QUESTION: Are the negotiations over this particular package finished, done with, or is there a possibility that the pot could be further sweetened?

MR. BOUCHER: I wouldn't speculate at this point. The negotiations over this package were concluded. As I said, they were predicated on a certain kind of involvement, certain costs that would be incurred for involvement, and the package was done.

Teri.

QUESTION: A follow-up, if I could. What is the American policy now in light of the Turkish parliament's vote on allowing Turkish troops into Northern Iraq in the event of a war?

MR. BOUCHER: I don't have anything new on that.

Teri.

QUESTION: Well, that's my question. I hope that's not my answer, though.

(Laughter.)

Prime Minister Gul of Turkey has said that it was important for the United States to tell the Iraqi opposition leaders that they -- that it would not be advisable to view incoming Turkish troops as enemies and that they were asking the U.S. to reinforce that with the Iraqi opposition.

Are there talks like that going on?

MR. BOUCHER: I don't know. I'd have to check and see.

QUESTION: But it's important -- that was part of the deal with Turkey was that Turkish troops would enter Northern Iraq and --

MR. BOUCHER: There was an economic portion of it; there was a political portion of it that talked about how our countries both wanted to see the situation in Iraq should it come to military conflict, and third, there was a military cooperation package. But as I said, as they consider their alternatives, we have to consider ours as well. How some of that stuff may end up in the end, I don't know.

Elise.

QUESTION: There was a report today out of Turkey that suggested that it wasn't necessarily that the Turks didn't want to support the U.S. request, that it was the style and manner and timing in which the administration went about asking Turkey for its request, that they felt that it was a little bit insensitive, the timing. And there have been similar reports about -- from other Security Council countries, out of their capitals, that suggest that they just don't want to be bullied by the U.S., that they don't like the style in which the United States has gone about asking for support.

Can you talk to that, and do you think that perhaps using a little bit more humility, as President Bush promised to in his campaign, might have worked a little bit better?

MR. BOUCHER: I'd have to say let's look at the facts, look at the facts of how long it's been since Iraq was first given a 45-day deadline to comply with the UN Security Council demands for disarmament. That was back in 1991, 4,200 days ago.

People thought somehow last summer that we were rushing off to war. Instead, the President laid it before the Security Council on September 12th.

People thought we were going to give up on the Security Council after a couple weeks of negotiation. Instead, we pursued seven and a half weeks of negotiation to arrive at a resolution that the Council could agree upon, as 15.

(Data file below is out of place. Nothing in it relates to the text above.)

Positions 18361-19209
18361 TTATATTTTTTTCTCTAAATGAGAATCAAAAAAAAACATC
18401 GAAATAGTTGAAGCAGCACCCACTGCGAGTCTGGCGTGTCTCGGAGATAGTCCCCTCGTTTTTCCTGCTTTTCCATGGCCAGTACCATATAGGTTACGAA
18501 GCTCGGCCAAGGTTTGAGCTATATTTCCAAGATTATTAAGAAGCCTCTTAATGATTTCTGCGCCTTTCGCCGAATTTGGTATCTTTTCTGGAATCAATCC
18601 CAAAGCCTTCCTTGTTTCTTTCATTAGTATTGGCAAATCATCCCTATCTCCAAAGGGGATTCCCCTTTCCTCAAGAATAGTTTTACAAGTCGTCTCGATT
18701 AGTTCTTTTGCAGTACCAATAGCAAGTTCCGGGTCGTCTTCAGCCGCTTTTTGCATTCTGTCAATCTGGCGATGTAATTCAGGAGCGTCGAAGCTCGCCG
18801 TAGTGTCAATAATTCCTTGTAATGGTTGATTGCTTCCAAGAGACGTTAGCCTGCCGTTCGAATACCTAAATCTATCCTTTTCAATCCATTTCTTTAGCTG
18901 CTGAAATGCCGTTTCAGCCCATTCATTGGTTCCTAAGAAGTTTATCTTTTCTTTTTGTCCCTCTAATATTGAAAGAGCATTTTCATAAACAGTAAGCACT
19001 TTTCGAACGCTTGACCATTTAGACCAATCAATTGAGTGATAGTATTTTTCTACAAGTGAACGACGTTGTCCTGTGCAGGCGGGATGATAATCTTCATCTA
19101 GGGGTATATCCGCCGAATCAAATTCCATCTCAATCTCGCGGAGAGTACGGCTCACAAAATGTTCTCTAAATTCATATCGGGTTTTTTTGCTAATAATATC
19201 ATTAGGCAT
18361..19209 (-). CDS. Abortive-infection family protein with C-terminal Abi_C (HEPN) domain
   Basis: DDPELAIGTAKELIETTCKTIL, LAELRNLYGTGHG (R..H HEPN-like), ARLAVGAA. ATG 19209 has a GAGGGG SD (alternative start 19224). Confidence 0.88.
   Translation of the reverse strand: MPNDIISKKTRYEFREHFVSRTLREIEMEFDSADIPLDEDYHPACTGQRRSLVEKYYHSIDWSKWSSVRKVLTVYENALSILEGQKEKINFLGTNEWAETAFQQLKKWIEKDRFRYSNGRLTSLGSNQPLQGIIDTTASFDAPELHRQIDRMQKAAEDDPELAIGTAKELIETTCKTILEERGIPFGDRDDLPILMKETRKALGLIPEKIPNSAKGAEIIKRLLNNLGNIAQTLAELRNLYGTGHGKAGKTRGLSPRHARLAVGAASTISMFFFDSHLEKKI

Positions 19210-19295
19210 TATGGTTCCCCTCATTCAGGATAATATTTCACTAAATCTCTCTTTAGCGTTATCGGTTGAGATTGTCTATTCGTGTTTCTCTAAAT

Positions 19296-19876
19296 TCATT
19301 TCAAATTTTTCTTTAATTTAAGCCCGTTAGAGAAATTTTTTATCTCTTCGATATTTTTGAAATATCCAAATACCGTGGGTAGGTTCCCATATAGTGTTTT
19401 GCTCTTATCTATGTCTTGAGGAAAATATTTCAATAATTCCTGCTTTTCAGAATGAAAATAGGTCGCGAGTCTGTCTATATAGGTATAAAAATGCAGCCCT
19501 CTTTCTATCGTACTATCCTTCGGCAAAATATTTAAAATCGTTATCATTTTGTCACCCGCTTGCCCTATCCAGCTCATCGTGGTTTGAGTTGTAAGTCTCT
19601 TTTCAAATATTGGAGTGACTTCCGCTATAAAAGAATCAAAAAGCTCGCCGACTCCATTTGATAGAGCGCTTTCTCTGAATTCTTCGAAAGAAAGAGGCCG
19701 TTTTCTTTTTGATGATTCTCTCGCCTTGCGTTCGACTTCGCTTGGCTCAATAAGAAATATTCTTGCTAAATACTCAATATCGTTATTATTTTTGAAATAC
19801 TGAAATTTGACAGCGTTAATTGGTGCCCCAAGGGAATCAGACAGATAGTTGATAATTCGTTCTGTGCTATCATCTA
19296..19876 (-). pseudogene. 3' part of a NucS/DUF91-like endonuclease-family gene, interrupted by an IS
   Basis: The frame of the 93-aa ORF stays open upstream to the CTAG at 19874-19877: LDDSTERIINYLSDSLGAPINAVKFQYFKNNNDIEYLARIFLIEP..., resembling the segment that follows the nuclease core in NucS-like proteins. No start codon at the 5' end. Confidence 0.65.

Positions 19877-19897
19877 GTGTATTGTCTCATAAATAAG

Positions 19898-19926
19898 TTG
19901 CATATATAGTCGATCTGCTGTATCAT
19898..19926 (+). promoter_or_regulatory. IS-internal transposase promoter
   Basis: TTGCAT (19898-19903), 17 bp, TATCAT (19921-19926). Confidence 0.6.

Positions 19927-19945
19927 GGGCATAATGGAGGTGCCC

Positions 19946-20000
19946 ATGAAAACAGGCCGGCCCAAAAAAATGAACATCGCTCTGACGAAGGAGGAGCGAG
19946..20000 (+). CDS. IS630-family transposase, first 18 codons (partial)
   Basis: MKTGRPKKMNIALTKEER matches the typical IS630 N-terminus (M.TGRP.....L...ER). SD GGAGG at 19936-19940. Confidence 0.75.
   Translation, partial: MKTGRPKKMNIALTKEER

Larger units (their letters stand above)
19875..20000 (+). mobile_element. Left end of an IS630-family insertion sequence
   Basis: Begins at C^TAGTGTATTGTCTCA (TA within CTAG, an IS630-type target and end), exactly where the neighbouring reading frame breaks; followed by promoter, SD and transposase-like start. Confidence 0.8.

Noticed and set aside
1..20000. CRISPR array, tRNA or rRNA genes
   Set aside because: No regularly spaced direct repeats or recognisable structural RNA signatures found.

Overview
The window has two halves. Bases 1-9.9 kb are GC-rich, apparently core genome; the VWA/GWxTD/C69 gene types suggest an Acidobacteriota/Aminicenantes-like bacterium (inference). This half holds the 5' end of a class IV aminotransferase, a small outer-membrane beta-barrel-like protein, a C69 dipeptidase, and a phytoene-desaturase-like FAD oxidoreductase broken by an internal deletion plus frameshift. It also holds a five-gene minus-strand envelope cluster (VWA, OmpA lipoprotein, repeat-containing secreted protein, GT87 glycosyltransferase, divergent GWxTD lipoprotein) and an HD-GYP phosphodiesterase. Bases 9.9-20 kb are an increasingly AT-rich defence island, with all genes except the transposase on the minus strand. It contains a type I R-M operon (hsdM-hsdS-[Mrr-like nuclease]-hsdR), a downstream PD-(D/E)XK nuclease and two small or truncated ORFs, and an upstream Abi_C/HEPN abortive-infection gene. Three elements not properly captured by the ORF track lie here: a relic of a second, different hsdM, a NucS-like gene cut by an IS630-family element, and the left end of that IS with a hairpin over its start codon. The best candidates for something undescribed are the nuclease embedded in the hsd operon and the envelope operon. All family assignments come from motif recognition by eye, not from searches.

People thought we were going to rush off to war when the Iraqis presented a bad declaration, which everybody agreed and still agrees was an awful product and no attempt to clarify. But that didn't happen, either.

And then some networks were even running little things on the bottom of their screens in January as we approached January 27th, with "Countdown to War" and such things.

And yet, in the end, here we are, four to six weeks later, which is what many people were asking for at the time.

We have heard from the inspectors not once, not twice, but half a dozen times, including the latest report by Dr. Blix that came over the weekend. And he asked the question: Has Iraq made the fundamental choices of cooperation? And his answer was, cooperation has been very, very limited.

And so I think the United States has worked with other governments. We have worked this patiently. It's the facts of the matter. It's the facts that are becoming clearer and clearer every day, that Iraq's cooperation has been token at best, that when faced with the prospect of military conflict they dribble out small pieces of cooperation, but that there are thousands of munitions, thousands of liters of biological and chemical weapons, hundreds of munitions filled with biological and chemical weapons that remain in Iraq's arsenal that have never been properly accounted for. And that's a danger that we need to face up to.

So I think we've been led to where we are by the facts. We've been led to where we are by the repeated reports of the inspectors, by the repeated observations that we and others have made of Iraq's actual behavior, by the facts that the Secretary laid out February 5th, a month ago now, to the Security Council. And that's why we're here where we are today, and we've called on others, invited others and talked to others about facing those facts and being willing to make the tough decisions that ensue.

QUESTION: Richard, but it looks like the cynical dribs and drabs policy is working quite well, from Iraq's point of view. What is your strategy for winning over the people in the middle ground?